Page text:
You will have to pay airport taxes and surcharges out of your own pocket when you redeem your air miles. In some cases, these charges will be higher than the basic cost of the flight that you redeem as a “free” reward.

How many air miles you will have to earn: Both British Airways (BA) and South African Airways (SAA) expect you to accumulate a minimum of 18 000 air miles before you can redeem these miles for a “free” domestic return flight.

BA’s only condition to redeem the 18 000 air miles is that seats must be available on the relevant flights.

With SAA, the 18 000 air miles are referred to as “mileage-keeper awards”, which are subject to limited seat allocations. It is unlikely that you will be able to redeem these air miles for flights on weekends or public holidays, over school holidays or during other peak periods.

If you want to use your air miles to reserve an SAA flight at any time – provided a seat is available in the appropriate class – you will have to earn 28 000 air miles (which are referred to as “anyday miles”).

Companion tickets: Provided you spend a certain amount using your Nedbank SAA Voyager credit card, SAA will award you a complimentary companion ticket each year.

If you have a Premium card, you have to spend a minimum of R60 000 to qualify for a “free” domestic or continental companion ticket (travel on SAA between South Africa and other countries in Africa, including Mauritius) and R160 000 for a global companion ticket (travel on SAA between South Africa and any foreign country).

Gold cardholders have to spend a minimum of R80 000 for a “free” domestic or continental companion ticket and R180 000 for a global companion ticket.

Your complimentary companion ticket allows a person of your choice to accompany you for free (you still have to pay airport taxes and surcharges) on your next trip, regardless of who pays for your ticket and whether or not your Nedbank credit card was used to pay for your ticket.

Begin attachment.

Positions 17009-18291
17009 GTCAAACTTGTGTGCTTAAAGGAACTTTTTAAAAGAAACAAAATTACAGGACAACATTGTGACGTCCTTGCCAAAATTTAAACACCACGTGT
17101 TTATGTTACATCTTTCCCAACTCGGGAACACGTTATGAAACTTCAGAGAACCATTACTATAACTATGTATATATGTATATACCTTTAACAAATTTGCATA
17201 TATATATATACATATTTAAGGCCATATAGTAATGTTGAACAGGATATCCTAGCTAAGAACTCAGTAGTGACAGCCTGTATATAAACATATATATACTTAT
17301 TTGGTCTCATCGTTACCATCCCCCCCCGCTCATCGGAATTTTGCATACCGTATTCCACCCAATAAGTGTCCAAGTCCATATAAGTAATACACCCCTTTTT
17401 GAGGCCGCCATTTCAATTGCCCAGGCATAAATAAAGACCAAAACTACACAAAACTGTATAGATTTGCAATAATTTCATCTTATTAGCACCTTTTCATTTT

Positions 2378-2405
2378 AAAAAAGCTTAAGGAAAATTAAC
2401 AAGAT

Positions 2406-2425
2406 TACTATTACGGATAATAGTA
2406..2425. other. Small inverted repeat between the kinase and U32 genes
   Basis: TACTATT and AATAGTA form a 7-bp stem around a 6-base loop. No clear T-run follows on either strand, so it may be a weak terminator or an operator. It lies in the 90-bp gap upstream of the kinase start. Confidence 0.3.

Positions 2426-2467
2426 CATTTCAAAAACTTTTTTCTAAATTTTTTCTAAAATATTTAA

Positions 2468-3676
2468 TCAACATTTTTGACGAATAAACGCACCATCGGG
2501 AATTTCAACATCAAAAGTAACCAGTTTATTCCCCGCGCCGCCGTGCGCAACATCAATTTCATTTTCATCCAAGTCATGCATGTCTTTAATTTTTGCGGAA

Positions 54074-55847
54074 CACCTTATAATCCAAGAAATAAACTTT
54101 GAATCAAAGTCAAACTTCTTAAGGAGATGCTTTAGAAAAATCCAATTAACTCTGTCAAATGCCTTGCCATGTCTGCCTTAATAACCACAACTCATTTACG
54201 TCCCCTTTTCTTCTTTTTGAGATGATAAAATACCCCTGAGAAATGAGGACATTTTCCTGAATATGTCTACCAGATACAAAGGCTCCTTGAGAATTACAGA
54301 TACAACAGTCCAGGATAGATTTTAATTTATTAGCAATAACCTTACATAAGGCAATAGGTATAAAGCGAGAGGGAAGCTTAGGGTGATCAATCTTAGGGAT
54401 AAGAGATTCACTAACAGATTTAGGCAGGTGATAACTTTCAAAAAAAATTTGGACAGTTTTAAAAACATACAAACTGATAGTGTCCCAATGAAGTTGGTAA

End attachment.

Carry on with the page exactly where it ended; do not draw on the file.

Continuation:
However, your companion ticket can be used only in either business class or “selected economy class fares”. This means that your ticket must be booked in either business class or “selected economy class fares”, which are more expensive than discounted economy class fares.

BA does not provide you with companion tickets, but if you earn enough air miles for two domestic return tickets, you can use the tickets for yourself and a companion of your choosing. SAA also allows you to use your air miles for a companion of your choice, if you have earned sufficient air miles for two return tickets.

Validity of miles: SAA Voyager air miles expire after three years. However, you can extend the validity of the air miles if you spend R60 000 on your Nedbank SAA Voyager credit card in a calendar year. BA air miles do not expire as long as you continue to earn air miles or you redeem air miles on your rewards programme.

Surcharges and taxes: These fees are for your own account when you claim a “free” domestic flight through either SAA or BA. In the case of domestic flights, you may find that the taxes and surcharges amount to more than the basic cost of the flight.

Best deal: If you are looking for a rewards programme that provides you with a “free” flight that can be redeemed at any time, subject only to the availability of seats, the Standard Bank BA Gold Mastercard offers the best deal out of the cards we surveyed.

You have to spend R7.50 to earn an air mile. You can earn 18 000 air miles over 2.25 years (or 27 months) if you spend R5 000 a month on your credit card. The annual fees over this period are R1 620.

You will have to spend a total of R136 620 to qualify for a domestic return flight. This amount drops to R136 080 if you spend R10 000 a month and to R135 540 if you spend R15 000 a month.